Sign up for The Brief, our daily newsletter that keeps readers up to speed on the most essential Texas news.
State Rep. Dade Phelan, R-Beaumont, announced Wednesday he has the votes needed to become the next speaker of the Texas House and soon after released a bipartisan list of 83 members supporting his candidacy. That number, should it hold, is more than enough votes for Phelan to win the gavel when the Legislature convenes in January.
But by Wednesday evening, a group of Republicans who had not signed on to support Phelan's candidacy indicated they were not backing down.
State Rep. Trent Ashby, a Lufkin Republican, had been Phelan's main competitor for the speakership — and after Phelan's announcement Wednesday, Ashby said the GOP caucus should meet to "vote to back a candidate ... as soon as possible." Hours later, though, Ashby said he would support state Rep. Geanie Morrison, R-Victoria, for the job — less than 24 hours after Morrison had pledged her support to Ashby for the gavel. If elected, Morrison would be the first woman to serve as speaker.
The developments in the speaker's race came hours after the GOP maintained its majority over the lower chamber, fending off a well-funded challenge from Democrats who had hoped to flip the House for the first time in nearly two decades.
At a noon press conference at the Texas Capitol on Wednesday, Phelan said "the race is over" and said he had backings from a "supermajority of the Republican caucus" and a "broad coalition of support" from Democrats. A candidate needs a majority of the 150-member chamber in order to win the gavel and preside over the House.
Phelan's list of supporters released Wednesday consisted of about 50 Republicans and roughly 30 Democrats.
State Rep. Giovanni Capriglione, a Southlake Republican who chairs the budget-writing House Appropriations Committee, was on the list. And a number of high-profile Democrats, including some who were running for speaker heading into Election Day, were also among Phelan's supporters: state Rep. Senfronia Thompson of Houston, the longest-serving woman and Black person in the Legislature's history; state Rep. Joe Moody of El Paso, speaker pro tempore; and state Rep. Rafael Anchia of Dallas, chair of the Mexican American Legislative Caucus.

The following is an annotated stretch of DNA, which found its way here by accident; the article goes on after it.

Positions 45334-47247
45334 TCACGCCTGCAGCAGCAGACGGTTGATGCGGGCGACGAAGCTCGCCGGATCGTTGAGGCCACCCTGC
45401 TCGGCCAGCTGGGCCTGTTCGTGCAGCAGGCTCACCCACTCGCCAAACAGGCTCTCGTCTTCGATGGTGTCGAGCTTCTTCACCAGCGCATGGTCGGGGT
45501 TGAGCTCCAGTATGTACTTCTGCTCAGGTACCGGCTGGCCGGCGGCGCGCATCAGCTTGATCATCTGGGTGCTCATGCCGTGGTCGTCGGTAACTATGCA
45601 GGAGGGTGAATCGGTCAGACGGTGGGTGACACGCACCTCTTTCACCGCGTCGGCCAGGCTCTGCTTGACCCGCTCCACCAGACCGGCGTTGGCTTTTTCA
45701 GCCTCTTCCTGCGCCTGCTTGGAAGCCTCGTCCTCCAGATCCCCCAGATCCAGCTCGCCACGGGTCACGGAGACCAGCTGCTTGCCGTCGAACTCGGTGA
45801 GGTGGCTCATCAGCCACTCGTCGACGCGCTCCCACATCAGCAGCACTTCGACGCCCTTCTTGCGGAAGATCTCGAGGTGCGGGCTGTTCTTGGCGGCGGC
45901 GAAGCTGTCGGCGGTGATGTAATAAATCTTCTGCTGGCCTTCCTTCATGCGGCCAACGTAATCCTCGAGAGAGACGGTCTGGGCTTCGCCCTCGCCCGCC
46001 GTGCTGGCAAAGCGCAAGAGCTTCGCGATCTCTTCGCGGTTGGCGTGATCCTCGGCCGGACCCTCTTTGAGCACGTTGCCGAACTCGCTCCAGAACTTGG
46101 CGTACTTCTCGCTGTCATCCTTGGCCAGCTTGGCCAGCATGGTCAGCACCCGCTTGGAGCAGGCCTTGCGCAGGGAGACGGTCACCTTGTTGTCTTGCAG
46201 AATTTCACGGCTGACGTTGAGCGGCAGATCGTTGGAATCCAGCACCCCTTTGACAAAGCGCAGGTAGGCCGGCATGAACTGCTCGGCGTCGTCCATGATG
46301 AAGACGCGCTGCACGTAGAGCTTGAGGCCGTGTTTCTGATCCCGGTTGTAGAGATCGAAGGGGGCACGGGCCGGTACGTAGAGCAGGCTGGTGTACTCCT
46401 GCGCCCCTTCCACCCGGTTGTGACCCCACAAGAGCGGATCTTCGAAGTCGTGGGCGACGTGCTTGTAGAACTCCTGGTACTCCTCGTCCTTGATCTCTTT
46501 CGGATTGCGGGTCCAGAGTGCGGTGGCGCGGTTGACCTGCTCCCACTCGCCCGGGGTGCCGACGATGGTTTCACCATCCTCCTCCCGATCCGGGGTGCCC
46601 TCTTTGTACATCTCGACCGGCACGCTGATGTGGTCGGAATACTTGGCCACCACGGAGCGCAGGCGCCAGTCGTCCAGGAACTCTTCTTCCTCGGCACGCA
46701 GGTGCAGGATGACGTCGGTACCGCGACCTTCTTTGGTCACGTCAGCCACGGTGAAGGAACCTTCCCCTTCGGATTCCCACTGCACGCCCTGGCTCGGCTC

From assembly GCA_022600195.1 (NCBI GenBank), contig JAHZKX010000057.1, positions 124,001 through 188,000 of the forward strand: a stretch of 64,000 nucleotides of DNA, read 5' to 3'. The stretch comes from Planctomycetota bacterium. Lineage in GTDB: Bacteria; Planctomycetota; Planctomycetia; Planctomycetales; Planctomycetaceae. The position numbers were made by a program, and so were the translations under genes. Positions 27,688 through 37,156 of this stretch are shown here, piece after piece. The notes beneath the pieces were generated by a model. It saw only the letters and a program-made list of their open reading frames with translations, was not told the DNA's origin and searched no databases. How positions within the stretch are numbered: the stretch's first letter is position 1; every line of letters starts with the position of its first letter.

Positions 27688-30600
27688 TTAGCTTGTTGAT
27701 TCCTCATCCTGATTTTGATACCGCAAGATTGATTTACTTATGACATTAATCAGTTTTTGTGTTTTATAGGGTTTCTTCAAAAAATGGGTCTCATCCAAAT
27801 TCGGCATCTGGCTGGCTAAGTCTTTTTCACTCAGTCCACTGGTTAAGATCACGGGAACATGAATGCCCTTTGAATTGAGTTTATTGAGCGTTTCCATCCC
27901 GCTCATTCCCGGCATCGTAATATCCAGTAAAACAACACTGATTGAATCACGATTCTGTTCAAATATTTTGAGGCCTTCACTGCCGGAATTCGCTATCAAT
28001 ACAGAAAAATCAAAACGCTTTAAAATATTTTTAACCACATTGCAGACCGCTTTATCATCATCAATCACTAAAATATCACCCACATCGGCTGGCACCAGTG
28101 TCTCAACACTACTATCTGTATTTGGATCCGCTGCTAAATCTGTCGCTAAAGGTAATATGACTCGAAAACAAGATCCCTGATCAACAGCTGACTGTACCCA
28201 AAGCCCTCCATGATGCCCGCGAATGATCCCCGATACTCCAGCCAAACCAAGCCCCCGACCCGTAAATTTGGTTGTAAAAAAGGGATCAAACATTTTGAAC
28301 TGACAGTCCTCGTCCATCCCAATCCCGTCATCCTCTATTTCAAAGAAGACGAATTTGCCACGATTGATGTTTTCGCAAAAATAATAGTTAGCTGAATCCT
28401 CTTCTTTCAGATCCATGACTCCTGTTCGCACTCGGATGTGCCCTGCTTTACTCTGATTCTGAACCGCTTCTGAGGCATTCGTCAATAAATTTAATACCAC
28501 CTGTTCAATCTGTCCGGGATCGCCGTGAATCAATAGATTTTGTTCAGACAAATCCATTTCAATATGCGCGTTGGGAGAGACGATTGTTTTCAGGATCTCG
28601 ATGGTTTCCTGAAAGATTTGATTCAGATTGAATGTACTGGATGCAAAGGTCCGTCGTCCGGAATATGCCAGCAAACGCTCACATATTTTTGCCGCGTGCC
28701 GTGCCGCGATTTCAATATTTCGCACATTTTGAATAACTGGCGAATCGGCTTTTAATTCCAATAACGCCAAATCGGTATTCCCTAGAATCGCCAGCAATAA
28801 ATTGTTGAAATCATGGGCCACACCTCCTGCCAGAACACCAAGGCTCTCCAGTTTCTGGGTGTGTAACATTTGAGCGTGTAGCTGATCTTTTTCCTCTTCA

Phelan, who has served in the House since 2015, is chair of the powerful House State Affairs Committee. He was a top lieutenant of House Speaker Dennis Bonnen, a Republican who will retire at the end of his term thanks to a political scandal last summer. Morrison, meanwhile, has served in the lower chamber since 1999 and is chair of the Local and Consent Calendars Committee.
Before he ended his speaker's bid, Ashby stressed in a statement earlier Wednesday a desire for the GOP caucus to meet to consider reforms to the House's governing process and to vote on a speaker candidate, citing the group's bylaws to select a leader within the bloc. Ashby's request tapped into a sentiment some Republicans who were critical of how Bonnen won the gavel in 2018 have expressed: House Republicans should elect the next speaker as transparently as possible.
As election results came in Tuesday, the eight-candidate field for speaker — four Democrats and four Republicans — seemed to consolidate into two camps: a group supporting Phelan and another backing Ashby. Both candidates filed for the gavel in recent days as the race quickly escalated heading into Election Day. On Tuesday night, Morrison had announced she was backing Ashby for the job. And on Wednesday morning, another Republican in the race, Chris Paddie of Marshall, announced he was supporting Phelan.
The House will officially elect a speaker on the first day of the legislative session in January.